However, the seventh checkpoint turned out to be the most impregnable. After unsuccessful attempts to clear the passage under heavy fire, Zerubavel’s car ran into an obstacle and failed.
Intense sniper fire was coming from all sides on the convoy. The commander of the column, Zvi Zamir, ordered the remaining drivers in the ranks to retreat to Gush Etzion. Four "sandwich" armored cars and seven trucks were able to turn around, pick up people from the damaged vehicles and drive to Gush Etzion. The convoy commander himself was among those who returned. Command of the remaining vehicles passed to Aria Tepper, who withdrew with everyone to a large house by the road. In this only shelter, the fighters held a perimeter defense for almost a day until the British rescued them.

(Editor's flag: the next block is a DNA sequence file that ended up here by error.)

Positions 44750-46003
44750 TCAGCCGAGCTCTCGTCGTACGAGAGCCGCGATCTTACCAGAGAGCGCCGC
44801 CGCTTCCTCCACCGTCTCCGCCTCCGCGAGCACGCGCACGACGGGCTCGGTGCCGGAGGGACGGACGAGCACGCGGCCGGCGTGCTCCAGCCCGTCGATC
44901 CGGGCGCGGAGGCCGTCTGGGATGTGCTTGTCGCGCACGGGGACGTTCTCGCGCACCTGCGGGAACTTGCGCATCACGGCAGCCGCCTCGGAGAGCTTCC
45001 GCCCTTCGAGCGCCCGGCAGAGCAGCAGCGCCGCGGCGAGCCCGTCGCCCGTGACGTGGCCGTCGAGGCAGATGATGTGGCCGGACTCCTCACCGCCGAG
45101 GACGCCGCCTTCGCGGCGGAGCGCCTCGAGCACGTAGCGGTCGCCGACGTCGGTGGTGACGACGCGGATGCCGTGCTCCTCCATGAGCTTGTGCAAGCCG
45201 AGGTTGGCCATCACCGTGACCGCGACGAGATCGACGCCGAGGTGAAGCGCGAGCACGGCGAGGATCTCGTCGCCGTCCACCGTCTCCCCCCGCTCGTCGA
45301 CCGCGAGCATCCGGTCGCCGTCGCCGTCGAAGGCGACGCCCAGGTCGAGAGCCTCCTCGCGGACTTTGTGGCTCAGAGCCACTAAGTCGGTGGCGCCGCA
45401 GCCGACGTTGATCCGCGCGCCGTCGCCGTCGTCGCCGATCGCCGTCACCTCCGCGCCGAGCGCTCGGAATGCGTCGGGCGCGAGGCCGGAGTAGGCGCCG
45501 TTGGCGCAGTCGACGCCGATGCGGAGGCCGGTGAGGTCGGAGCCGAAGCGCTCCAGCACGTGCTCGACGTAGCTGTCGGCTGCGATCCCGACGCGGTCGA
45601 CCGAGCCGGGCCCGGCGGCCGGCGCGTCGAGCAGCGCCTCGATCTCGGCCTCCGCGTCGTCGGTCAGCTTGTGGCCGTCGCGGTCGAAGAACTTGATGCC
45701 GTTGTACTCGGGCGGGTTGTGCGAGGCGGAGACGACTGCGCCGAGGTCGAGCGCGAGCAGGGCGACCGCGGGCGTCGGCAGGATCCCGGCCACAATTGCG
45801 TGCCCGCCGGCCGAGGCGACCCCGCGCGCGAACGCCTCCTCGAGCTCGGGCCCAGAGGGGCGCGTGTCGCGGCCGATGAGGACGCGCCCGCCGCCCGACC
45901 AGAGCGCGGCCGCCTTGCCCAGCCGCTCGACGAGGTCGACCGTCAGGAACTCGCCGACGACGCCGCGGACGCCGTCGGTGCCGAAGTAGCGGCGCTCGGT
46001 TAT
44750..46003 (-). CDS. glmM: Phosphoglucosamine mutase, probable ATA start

Zerubavel Horowitz and his crew stayed in the disabled grader right on the road. Help was sent to them, but the Arab militias, entrenched at the tomb of Rachel, forced the rescue vehicle to return.
Meanwhile, there were 14 fighters inside the armor, most of them were wounded. Those of them, whose wounds were not very serious, took up defensive positions and continued to shoot from the loopholes at the enemy who was trying to approach.
By 18:30 the Arab detachment came close to the car. Molotov cocktails flew into the armored personnel carrier. Two bottles hit the engine compartment, and a third set fire to the rear wheel of the car. Zerubavel, together with one of his comrades, tried to extinguish the fire that engulfed the car, but the flames flared up more and more. It became almost impossible to breathe in the car. One of the fighters, Yakov Dror, who knew the road to Kfar Etzion well, offered to break through with a fight back. Zerubavel agreed and ordered everyone who can move independently to leave.